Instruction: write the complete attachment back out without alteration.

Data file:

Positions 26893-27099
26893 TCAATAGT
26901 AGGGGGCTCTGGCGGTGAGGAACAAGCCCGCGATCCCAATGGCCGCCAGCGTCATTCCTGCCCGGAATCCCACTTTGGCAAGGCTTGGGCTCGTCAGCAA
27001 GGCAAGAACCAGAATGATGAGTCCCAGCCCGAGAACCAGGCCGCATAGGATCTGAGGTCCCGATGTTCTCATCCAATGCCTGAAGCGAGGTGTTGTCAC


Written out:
Positions 26893-27099
26893 TCAATAGT
26901 AGGGGGCTCTGGCGGTGAGGAACAAGCCCGCGATCCCAATGGCCGCCAGCGTCATTCCTGCCCGGAATCCCACTTTGGCAAGGCTTGGGCTCGTCAGCAA
27001 GGCAAGAACCAGAATGATGAGTCCCAGCCCGAGAACCAGGCCGCATAGGATCTGAGGTCCCGATGTTCTCATCCAATGCCTGAAGCGAGGTGTTGTCAC